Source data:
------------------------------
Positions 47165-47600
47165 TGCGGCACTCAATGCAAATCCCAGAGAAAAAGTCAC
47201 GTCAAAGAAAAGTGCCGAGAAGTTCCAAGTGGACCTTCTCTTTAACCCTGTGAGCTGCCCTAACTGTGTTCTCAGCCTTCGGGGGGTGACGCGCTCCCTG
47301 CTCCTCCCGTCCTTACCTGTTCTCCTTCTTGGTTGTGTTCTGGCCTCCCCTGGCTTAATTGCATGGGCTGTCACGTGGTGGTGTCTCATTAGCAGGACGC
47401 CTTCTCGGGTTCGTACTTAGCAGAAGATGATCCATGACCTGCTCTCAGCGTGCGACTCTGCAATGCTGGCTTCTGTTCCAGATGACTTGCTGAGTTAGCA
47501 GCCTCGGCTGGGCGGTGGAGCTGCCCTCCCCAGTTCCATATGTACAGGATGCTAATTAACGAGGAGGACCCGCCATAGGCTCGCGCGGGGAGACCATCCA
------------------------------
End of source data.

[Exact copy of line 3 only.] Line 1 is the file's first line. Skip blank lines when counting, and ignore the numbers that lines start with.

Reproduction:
47201 GTCAAAGAAAAGTGCCGAGAAGTTCCAAGTGGACCTTCTCTTTAACCCTGTGAGCTGCCCTAACTGTGTTCTCAGCCTTCGGGGGGTGACGCGCTCCCTG